In an odd coincidence, perhaps foreshadowing what was to come, on the day that my OB called to tell me that my HCG levels were rising nicely and that I could expect this pregnancy to continue, I spent the day with you.  Well before the words “Down syndrome” or “inclusion” or “least restrictive environment” were a part of my every day thoughts, before my life was catapulted in an entirely different direction, my task was to shadow you, an elementary school principal, so that I could learn about your position.

I had chosen your school because you had been highly recommended to me (one of the best, they told me) and because at the time, I knew that someday, Ellie and this little one growing in my belly, would walk the halls of your building as students.

I was nervous, having not stepped foot in an elementary building since I was a child myself.  But you were kind and helpful, welcoming me into your day and talking me through your usual schedule.

On the docket for our day was a family visit.  This new family had just moved into the district, you explained, and while they lived within the boundaries of this building, one of the children had a disability.  You explained to me that while the other two siblings would be able to attend your school, the littlest girl would need to be placed in another building, where children with her type of disability were housed, so that her needs could be met.  You and I would travel to the other building, meet with the parents and the other principal, tour that school, and our goal was to help the parent understand why his daughter could not attend her home school.  Her parents were pushing for her to stay at the home school, and in your words, that isn’t how things are done in your district.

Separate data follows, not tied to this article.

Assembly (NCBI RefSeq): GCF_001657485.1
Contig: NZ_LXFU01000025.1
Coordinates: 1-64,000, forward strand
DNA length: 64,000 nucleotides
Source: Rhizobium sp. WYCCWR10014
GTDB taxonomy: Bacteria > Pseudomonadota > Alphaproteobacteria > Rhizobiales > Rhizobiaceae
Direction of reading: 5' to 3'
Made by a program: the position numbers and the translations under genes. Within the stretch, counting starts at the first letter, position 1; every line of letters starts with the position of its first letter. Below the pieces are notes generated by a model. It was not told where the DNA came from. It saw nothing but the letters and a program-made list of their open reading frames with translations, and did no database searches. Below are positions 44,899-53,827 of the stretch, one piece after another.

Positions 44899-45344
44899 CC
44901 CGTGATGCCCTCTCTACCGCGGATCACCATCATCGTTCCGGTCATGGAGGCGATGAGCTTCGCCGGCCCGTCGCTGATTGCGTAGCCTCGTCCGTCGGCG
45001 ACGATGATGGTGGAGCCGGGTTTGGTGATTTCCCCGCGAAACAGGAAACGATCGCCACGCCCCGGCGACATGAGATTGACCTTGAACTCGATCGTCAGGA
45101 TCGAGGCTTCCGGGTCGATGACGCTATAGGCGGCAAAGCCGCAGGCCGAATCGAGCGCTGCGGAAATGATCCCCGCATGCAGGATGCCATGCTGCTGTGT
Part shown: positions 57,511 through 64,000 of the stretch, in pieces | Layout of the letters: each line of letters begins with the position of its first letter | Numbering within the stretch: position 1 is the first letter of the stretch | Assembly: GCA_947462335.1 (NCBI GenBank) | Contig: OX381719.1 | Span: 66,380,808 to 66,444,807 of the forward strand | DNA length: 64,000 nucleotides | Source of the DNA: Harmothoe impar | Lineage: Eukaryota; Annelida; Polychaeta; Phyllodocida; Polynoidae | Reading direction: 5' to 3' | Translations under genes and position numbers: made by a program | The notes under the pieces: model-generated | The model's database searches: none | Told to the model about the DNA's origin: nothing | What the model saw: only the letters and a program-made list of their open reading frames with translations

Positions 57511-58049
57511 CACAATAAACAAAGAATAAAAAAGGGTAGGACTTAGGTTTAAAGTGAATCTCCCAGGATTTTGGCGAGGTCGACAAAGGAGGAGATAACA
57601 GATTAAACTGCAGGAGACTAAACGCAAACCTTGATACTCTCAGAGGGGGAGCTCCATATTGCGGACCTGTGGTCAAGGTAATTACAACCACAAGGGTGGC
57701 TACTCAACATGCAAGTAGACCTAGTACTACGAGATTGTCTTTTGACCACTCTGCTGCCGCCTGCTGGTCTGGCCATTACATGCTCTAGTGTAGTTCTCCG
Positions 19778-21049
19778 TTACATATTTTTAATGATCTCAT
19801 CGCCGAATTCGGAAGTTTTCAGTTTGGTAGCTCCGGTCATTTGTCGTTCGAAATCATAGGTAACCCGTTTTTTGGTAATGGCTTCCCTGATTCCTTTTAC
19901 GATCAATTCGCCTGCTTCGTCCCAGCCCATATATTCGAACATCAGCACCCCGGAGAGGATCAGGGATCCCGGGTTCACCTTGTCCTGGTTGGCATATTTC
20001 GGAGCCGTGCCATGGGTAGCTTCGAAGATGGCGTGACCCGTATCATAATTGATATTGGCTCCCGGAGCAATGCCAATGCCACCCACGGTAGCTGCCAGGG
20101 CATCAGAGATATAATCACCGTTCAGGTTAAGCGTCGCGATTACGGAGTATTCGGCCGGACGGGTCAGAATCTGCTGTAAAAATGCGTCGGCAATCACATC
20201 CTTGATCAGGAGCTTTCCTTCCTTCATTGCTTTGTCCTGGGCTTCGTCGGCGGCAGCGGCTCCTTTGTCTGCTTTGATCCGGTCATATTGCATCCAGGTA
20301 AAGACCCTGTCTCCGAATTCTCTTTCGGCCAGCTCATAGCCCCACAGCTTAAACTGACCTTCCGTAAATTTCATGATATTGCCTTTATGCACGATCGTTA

I was floored.

Before I ever had Tessa, before I was as well-versed in the law as I am now, before this fight for inclusion had come the forefront of my mind, I knew this was wrong. I knew it.  I didn’t understand how this child could be separated, segregated, away from her family, away from her neighborhood.  At the time, I didn’t know enough to ask the right questions; I didn’t know to push you to think about this in a different way.  But I knew it was wrong.  And to be honest, I think you did, too.